Fair Park Plan on Hold Thanks to City Attorney

Walt Humann
Walt Humann
Mark Graham

Dallas City Council's plan to hand over the day-to-day operations of Fair Park to a private foundation headed by Walt Humann is on hold. In a Thursday afternoon memo, new Dallas City Attorney Larry Casto told Dallas Mayor Mike Rawlings and the rest of the council that the city would have to solicit bids for the Fair Park takeover, rather than just handing the keys to Humann.

Casto's opinion says that, because there are now "at least two vendors" that have expressed interest in managing the park, "the city must proceed with a competitive process to select a qualified entity to manage Fair Park."

Humann's plan would have handed management of the park and about $20 million a year in city money over to his Fair Park Foundation. For the money, the foundation would make a small portion of Fair Park into an actual park, renovate existing buildings on the property and, according to Humann, wake the sleeping, revenue-creating giant that the park is for the 11 months a year it isn't hosting the State Fair.

Proponents of the Humann plan, like Rawlings and City Council member Tiffinni Young, who represents the area around the park, viewed it as the last best chance to revitalize Fair Park and the neighborhood that surrounds the exposition grounds. Opponents, led by City Council member Philip Kingston, believed that more of Fair Park should be turned into a park, and that the city should look for a better deal.

"You have to put things in a transparent and accountable format so that the public knows that they're getting the best deal," Kingston said Thursday afternoon. "If handing some politically connected out-of-towner $20 million a year and the keys to Fair Park is the best deal we can get, we'll find that out here pretty quickly."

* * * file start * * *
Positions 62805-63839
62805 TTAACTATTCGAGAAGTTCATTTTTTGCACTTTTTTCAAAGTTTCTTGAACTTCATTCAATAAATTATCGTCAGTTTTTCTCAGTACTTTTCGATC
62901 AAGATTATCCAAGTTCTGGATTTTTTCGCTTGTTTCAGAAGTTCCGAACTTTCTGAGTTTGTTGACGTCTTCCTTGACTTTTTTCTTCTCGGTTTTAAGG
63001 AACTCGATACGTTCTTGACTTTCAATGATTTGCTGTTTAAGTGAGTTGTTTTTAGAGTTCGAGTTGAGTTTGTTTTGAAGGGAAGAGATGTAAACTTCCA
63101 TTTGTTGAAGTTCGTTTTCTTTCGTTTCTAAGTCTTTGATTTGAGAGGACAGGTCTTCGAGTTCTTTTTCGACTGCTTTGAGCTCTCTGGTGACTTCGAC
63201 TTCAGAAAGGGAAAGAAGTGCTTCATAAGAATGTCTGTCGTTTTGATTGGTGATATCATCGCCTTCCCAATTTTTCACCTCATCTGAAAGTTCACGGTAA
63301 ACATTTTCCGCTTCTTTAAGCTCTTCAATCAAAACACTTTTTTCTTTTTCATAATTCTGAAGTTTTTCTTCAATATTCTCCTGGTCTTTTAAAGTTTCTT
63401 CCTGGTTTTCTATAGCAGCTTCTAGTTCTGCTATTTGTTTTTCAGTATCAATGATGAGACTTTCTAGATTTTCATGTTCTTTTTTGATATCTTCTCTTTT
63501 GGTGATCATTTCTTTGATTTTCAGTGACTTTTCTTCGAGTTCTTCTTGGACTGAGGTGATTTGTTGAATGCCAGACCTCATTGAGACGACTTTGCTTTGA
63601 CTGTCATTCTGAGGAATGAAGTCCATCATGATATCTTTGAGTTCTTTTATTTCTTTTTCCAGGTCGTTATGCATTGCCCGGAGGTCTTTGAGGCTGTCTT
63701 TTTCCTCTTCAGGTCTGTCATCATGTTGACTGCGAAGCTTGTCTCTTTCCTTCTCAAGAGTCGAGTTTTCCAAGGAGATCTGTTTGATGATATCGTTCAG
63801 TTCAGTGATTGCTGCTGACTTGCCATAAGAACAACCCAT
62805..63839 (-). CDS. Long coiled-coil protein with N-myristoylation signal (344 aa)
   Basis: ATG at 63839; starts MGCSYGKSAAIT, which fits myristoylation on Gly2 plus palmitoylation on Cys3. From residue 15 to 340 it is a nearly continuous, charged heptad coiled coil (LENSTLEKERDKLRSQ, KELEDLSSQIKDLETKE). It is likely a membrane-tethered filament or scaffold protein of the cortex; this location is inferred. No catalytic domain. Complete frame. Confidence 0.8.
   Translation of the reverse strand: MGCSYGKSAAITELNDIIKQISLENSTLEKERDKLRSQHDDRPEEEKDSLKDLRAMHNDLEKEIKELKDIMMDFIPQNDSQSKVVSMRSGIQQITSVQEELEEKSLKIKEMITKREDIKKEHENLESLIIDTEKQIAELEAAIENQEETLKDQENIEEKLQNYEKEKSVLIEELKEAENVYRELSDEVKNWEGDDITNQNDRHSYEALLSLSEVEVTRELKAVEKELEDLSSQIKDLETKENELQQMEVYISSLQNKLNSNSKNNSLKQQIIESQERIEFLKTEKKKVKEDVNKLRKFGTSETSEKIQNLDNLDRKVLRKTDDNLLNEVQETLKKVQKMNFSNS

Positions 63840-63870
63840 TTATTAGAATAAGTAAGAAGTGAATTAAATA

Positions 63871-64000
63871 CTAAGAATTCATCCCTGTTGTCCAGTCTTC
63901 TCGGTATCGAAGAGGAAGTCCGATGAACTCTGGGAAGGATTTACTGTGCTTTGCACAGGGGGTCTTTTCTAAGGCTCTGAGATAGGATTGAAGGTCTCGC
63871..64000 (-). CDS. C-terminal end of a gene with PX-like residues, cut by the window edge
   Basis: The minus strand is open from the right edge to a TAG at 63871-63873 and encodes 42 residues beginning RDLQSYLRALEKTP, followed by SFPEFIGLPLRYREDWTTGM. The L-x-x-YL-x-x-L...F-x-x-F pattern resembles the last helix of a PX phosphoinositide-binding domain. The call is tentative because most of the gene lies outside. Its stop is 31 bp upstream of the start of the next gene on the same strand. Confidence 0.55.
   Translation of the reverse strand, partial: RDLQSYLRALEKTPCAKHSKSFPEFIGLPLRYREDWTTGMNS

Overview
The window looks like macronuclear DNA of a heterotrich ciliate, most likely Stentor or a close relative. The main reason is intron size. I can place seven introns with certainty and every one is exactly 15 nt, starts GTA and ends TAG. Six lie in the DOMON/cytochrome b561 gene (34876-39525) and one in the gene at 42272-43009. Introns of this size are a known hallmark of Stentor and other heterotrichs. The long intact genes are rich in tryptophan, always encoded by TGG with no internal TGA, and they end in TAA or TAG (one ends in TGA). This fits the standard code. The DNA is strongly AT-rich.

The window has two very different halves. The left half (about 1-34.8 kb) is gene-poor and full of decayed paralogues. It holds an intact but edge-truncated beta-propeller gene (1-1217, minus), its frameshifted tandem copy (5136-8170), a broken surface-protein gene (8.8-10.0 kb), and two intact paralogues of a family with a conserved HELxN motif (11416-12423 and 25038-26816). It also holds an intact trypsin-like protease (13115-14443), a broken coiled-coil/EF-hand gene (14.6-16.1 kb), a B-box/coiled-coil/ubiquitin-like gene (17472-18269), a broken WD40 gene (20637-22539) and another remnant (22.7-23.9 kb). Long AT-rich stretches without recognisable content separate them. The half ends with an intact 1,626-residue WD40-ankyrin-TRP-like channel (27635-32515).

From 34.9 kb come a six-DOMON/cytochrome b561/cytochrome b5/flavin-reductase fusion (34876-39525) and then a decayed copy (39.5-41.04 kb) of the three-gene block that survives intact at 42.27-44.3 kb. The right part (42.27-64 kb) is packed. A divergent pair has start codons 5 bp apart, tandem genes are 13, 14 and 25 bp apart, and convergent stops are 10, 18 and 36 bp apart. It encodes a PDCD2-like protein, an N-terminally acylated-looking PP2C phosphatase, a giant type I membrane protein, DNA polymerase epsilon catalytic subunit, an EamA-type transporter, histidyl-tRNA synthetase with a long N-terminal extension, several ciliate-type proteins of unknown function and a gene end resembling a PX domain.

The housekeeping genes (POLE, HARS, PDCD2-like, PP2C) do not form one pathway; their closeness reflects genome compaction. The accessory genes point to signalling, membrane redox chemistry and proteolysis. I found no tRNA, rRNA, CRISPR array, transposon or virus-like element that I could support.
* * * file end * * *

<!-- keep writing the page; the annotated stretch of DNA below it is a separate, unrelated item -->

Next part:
Humann lives in University Park.

After Casto issued his opinion Wednesday, council members Young, Monica Alonzo and Adam McGough, who'd been tasked by the mayor to hammer out the final details of the handover from the city to the Fair Park Foundation, said in a letter to the mayor that they believed the contract for the privatization of Fair Park should be sent out for bids.

"We believe there should be a competitive process and that such a process should be open and transparent. We therefore request the use of a competitive method for the award of a management services contract for the operation of Fair Park," the letter said.

Rawlings, in a statement, said he agrees with Alonzo, Young and McGough.

"This afternoon, I received the attached memo from Mayor Pro Tem Alonzo and council members Young and McGough. I concur with their recommendation to use an open and transparent process to ensure that we receive the best deal for the City of Dallas on a Fair Park management agreement. I am grateful for their continued work on this critical issue," Rawlings said.


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